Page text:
As teastained women documenting our journeys and taking notes on the histories we are making and the times we are passing through/ that are passing through us, it’s imperative that we allow ourselves to press into the conviction: our posture as scribes in our respective places in history is powerful.
Our notes are a product of how we process the world based on who we are and what we believe we have to bring to our generations. When we posture ourselves—literally and metaphorically— to take notes on our thoughts’ gaze, our ideas, things the Creator has entrusted to us in revelation, things we are noticing about the times, etc. it’s a stance that takes over the entirety of our lives. We become quieter, more discerning, our hearing gets sharper, our thoughts more critical.
Histories’ violence has largely been rooted in destroying the notetaker’s stance. The notetakers are the ones who become societal pariahs, get burned at the stake, imprisoned, assassinated, poisoned, and persecuted. They are the ones who start movements they first strategized in writing on notepads, journals, and letters. Western culture keeps watchful eye on the notetakers because we notetakers tell times and hold others accountable to not be led astray by lies. We are whistleblowers (even privately) on the ways the culture is seeking to suck the life out of us, control us, taint us; we are those who know what belongs to us and we disclose all the subtle ways sociocultural dynamics are seeking to steal from us.
Thus, our stance becomes a threat. Our poise and posture of note taking sets an alarm to the ones seeking to do the most stealing, the most killing, the most pulling over of the veils over unsuspecting eyes for their own gain. Our presence in any generation is an immediate discomfort to such atrocious folk, a foiling of their plans because they know we hear what the stupored mind cannot, we see what the dimmed eye cannot, we regard what the entertained, narcotic-filled body cannot. Our presence in any era, in any space of time is the elasticity, the resilience of a bloodline.
When we sit in public spaces with our note-taking equipment and posture ourselves to create a space of silence amidst noise, we are demonstrating how we carry ourselves through time. When we hunch to scribble, lean to jot, scrunch our faces to hear that tiny voice of inspiration, or bundle our spine to accommodate epiphany we are speaking to the notetaker’s mantle we carry. And so we are watched carefully, regarded with a little bit of despise and jealousy.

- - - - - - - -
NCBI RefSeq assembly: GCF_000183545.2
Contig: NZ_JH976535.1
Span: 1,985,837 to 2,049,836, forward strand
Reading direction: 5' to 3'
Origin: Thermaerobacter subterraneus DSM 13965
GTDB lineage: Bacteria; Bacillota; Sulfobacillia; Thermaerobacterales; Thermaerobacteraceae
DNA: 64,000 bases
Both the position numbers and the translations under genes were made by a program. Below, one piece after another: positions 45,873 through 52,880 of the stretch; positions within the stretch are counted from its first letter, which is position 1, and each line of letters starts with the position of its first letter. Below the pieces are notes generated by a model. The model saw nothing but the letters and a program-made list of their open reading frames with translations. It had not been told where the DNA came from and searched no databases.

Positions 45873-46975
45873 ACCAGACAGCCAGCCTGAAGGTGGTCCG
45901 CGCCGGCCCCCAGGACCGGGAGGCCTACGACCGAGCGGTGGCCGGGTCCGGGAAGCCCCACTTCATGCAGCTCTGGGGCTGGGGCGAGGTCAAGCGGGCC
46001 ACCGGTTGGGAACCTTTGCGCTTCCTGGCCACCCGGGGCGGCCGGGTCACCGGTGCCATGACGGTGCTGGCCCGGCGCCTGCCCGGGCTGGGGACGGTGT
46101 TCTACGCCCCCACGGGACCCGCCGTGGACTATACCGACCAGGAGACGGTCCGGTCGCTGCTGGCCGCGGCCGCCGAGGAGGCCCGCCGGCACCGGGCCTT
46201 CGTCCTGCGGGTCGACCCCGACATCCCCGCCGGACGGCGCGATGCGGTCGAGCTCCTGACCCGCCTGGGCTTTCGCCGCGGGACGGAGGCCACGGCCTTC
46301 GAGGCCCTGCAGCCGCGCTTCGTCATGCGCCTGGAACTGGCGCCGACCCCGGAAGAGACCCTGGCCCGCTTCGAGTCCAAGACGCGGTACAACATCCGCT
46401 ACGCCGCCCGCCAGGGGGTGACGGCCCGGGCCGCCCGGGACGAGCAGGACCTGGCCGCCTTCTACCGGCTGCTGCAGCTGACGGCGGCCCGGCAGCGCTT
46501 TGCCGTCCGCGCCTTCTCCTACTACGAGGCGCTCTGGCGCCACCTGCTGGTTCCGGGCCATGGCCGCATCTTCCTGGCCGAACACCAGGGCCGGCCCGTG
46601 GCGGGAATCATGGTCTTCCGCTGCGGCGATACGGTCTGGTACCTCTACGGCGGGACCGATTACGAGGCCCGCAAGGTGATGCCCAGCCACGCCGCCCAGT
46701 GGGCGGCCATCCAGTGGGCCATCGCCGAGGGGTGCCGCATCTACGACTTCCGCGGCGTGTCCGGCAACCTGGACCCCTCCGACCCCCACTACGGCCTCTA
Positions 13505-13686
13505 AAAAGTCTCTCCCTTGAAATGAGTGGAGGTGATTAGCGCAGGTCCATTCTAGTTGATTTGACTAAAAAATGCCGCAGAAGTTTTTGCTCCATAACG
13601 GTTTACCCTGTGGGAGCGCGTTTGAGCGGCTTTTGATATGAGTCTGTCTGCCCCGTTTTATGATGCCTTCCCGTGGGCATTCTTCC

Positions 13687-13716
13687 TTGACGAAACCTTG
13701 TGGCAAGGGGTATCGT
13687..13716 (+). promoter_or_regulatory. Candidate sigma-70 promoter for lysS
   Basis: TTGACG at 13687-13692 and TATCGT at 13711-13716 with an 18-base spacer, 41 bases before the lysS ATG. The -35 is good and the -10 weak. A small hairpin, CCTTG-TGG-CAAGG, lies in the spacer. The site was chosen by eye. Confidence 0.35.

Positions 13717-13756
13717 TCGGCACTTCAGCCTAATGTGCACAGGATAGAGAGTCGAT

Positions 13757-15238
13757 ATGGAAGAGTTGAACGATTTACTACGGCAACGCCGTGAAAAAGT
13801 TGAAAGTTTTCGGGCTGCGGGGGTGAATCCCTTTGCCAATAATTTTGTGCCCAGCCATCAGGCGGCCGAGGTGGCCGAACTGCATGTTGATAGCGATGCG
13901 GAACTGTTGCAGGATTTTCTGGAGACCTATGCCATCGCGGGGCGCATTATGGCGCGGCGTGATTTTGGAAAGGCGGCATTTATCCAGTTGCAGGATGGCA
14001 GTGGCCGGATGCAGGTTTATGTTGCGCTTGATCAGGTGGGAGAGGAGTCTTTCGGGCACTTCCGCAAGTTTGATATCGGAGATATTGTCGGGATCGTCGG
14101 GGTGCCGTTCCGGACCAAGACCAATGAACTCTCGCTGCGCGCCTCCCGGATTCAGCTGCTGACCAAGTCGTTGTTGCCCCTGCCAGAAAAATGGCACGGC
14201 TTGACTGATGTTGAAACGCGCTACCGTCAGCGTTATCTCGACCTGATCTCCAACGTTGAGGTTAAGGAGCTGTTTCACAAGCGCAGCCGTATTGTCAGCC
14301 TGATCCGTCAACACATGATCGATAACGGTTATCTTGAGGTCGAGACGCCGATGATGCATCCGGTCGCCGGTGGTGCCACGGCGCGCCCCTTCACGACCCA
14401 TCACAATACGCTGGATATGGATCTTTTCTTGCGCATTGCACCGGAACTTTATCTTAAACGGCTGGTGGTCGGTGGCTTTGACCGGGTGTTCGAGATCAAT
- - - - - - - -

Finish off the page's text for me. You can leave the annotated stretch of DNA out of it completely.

People who despise us want a peek at our notes. Those who want to cannibalize our gifts itch to look at what we are saying to ourselves on paper, want a glimpse into our minds’ invisible being made visible. Our greatest duty is to protect what we have been given and to not reveal anything to anyone to whom such information does not belong. We don’t share our notes capriciously, we don’t offer our journal entries as propitiation, we don’t sell our chapters to the highest bidder. We guard the truths that have been entrusted to us and do not put them up for free or for sale so as to prove we are not threatening to a system set up in violence against our histories and genealogies—set up so our great grandchildren are already disenfranchised and enslaved.
Our stance as notetakers is a stance that gives us away as those who cannot be tricked, cannot be fooled, cannot be lied to or placed in societal hypnosis with miseducation and misinformation. When we carry ourselves in the regality of this posture—as thinking teastained women—we set the example for others to follow, set the vertebrae our daughters’ daughters will have. We also send out a signal that speaks to our unwavering, unshakable presence, sharpness and clarity to discern defects in what’s projected upon us as normal and document strategies of keeping our minds free of lies, fear.
This posture is a peaceful violence. It especially scares white men because how dare we make plans they cannot steal. How dare we strategize for our peoples without letting them in on what will become ancestral secrets. How dare we not pay them with pertinent information about ourselves and our bloodlines like they are our landlords? How dare we not put our works on “platforms” they create (not much unlike the ones made to auction our mothers’ bodies centuries ago) so they can be channels and conduits of our goodness and richness.
Teastained women, guard all you have been given. Hunch over your notes, lean into your journals, bend over as you scratch insights into your pages and stay available to the words and insights your generation, your bloodline will need to be monumental.